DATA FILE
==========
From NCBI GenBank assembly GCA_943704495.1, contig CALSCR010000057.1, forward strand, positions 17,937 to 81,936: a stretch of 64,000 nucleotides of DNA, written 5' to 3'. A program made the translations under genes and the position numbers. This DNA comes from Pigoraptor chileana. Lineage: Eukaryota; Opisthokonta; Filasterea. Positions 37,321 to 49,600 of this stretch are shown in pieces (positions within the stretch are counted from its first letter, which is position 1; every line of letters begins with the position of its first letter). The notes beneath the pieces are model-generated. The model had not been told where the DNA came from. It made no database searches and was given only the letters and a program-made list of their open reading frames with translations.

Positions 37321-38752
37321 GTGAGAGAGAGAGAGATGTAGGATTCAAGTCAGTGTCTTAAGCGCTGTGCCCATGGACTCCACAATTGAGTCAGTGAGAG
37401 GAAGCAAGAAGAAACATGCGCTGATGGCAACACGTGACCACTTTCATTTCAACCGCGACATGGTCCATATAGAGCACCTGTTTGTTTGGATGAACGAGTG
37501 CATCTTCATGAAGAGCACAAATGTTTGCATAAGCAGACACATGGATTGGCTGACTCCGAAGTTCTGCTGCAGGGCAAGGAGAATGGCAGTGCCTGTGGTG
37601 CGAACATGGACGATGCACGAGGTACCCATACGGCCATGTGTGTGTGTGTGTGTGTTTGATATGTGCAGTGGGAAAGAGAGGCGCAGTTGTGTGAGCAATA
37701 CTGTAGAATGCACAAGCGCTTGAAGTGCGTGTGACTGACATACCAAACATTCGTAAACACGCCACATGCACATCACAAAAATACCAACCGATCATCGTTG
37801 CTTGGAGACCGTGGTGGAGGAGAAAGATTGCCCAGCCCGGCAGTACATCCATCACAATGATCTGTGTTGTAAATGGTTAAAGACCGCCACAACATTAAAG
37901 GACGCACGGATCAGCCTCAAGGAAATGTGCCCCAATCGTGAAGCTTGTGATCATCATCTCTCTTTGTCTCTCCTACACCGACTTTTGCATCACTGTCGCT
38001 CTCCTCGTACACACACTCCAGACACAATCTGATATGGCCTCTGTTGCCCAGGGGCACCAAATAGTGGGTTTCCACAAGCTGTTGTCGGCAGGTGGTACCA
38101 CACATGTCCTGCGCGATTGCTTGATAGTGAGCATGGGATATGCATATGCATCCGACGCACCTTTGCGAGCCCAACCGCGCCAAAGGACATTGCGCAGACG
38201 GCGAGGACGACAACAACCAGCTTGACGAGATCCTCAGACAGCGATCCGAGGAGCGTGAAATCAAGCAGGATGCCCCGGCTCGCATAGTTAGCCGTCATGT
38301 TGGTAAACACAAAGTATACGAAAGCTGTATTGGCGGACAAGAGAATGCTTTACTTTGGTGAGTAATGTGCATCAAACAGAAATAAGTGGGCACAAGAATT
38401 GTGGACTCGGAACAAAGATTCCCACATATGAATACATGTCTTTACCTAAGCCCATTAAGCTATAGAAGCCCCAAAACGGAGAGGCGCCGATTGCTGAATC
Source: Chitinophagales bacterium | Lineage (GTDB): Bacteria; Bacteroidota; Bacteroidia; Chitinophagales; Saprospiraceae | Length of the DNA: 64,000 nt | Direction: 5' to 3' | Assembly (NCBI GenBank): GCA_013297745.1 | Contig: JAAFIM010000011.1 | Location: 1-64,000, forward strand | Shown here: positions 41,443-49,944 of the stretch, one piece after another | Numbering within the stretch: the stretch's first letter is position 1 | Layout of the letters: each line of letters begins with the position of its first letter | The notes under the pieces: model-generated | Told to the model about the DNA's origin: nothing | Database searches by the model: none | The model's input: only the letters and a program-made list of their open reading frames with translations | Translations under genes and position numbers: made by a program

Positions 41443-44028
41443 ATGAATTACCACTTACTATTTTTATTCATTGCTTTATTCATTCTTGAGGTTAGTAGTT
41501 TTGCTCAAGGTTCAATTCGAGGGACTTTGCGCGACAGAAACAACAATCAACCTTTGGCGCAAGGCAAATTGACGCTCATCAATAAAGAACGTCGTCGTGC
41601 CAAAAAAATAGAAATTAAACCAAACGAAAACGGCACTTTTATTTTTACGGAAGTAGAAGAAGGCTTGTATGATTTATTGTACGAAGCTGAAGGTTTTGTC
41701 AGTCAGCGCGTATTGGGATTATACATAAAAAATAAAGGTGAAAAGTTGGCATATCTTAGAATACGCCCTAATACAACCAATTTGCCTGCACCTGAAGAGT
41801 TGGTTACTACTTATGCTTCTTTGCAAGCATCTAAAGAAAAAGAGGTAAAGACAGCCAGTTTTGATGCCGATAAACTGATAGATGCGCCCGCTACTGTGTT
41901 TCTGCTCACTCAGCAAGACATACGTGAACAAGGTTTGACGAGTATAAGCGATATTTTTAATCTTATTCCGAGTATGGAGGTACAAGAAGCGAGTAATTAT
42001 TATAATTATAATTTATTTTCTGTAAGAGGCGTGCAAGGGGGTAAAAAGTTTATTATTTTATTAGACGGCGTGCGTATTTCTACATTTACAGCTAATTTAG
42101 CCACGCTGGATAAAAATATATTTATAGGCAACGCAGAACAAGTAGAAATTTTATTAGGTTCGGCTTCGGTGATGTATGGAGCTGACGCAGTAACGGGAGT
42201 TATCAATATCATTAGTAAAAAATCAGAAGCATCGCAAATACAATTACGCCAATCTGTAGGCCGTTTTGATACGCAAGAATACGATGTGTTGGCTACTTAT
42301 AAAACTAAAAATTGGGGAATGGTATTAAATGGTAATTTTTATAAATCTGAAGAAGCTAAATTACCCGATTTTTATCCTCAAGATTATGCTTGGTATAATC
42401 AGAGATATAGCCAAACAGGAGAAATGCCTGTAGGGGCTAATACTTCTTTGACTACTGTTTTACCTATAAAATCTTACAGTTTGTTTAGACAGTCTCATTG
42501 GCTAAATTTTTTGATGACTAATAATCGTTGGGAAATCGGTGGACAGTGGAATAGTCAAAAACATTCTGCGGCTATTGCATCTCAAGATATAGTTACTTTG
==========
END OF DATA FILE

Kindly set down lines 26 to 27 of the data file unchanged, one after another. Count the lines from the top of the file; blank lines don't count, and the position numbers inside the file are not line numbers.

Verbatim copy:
42301 AAAACTAAAAATTGGGGAATGGTATTAAATGGTAATTTTTATAAATCTGAAGAAGCTAAATTACCCGATTTTTATCCTCAAGATTATGCTTGGTATAATC
42401 AGAGATATAGCCAAACAGGAGAAATGCCTGTAGGGGCTAATACTTCTTTGACTACTGTTTTACCTATAAAATCTTACAGTTTGTTTAGACAGTCTCATTG